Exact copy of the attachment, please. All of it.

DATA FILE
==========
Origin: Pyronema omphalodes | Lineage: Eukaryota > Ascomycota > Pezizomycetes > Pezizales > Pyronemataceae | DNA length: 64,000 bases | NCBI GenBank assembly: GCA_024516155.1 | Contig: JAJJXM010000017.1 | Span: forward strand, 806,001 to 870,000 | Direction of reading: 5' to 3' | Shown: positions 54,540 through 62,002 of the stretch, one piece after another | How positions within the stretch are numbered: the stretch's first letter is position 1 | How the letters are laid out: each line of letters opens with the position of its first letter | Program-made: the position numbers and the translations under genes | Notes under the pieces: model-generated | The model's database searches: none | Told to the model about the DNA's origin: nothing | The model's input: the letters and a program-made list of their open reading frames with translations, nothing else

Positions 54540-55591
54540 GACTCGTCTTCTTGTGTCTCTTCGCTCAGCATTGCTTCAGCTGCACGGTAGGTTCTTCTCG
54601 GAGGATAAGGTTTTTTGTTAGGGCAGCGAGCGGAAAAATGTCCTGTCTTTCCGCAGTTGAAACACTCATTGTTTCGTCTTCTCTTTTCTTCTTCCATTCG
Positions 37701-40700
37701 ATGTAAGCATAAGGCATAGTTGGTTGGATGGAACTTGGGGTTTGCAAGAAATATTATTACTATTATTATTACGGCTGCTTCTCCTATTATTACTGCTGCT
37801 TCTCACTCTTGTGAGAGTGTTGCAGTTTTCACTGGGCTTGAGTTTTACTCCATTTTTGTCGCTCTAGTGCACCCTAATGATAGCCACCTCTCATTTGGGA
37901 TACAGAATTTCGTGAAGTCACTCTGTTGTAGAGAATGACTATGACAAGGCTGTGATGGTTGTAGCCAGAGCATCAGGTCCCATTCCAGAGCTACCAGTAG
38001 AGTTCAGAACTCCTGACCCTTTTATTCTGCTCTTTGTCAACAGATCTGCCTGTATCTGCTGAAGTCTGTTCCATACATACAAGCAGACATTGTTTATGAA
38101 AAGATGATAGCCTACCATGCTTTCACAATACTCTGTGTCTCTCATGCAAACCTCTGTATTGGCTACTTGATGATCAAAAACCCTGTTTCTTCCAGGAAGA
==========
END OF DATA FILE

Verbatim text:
Origin: Pyronema omphalodes | Lineage: Eukaryota > Ascomycota > Pezizomycetes > Pezizales > Pyronemataceae | DNA length: 64,000 bases | NCBI GenBank assembly: GCA_024516155.1 | Contig: JAJJXM010000017.1 | Span: forward strand, 806,001 to 870,000 | Direction of reading: 5' to 3' | Shown: positions 54,540 through 62,002 of the stretch, one piece after another | How positions within the stretch are numbered: the stretch's first letter is position 1 | How the letters are laid out: each line of letters opens with the position of its first letter | Program-made: the position numbers and the translations under genes | Notes under the pieces: model-generated | The model's database searches: none | Told to the model about the DNA's origin: nothing | The model's input: the letters and a program-made list of their open reading frames with translations, nothing else

Positions 54540-55591
54540 GACTCGTCTTCTTGTGTCTCTTCGCTCAGCATTGCTTCAGCTGCACGGTAGGTTCTTCTCG
54601 GAGGATAAGGTTTTTTGTTAGGGCAGCGAGCGGAAAAATGTCCTGTCTTTCCGCAGTTGAAACACTCATTGTTTCGTCTTCTCTTTTCTTCTTCCATTCG
Positions 37701-40700
37701 ATGTAAGCATAAGGCATAGTTGGTTGGATGGAACTTGGGGTTTGCAAGAAATATTATTACTATTATTATTACGGCTGCTTCTCCTATTATTACTGCTGCT
37801 TCTCACTCTTGTGAGAGTGTTGCAGTTTTCACTGGGCTTGAGTTTTACTCCATTTTTGTCGCTCTAGTGCACCCTAATGATAGCCACCTCTCATTTGGGA
37901 TACAGAATTTCGTGAAGTCACTCTGTTGTAGAGAATGACTATGACAAGGCTGTGATGGTTGTAGCCAGAGCATCAGGTCCCATTCCAGAGCTACCAGTAG
38001 AGTTCAGAACTCCTGACCCTTTTATTCTGCTCTTTGTCAACAGATCTGCCTGTATCTGCTGAAGTCTGTTCCATACATACAAGCAGACATTGTTTATGAA
38101 AAGATGATAGCCTACCATGCTTTCACAATACTCTGTGTCTCTCATGCAAACCTCTGTATTGGCTACTTGATGATCAAAAACCCTGTTTCTTCCAGGAAGA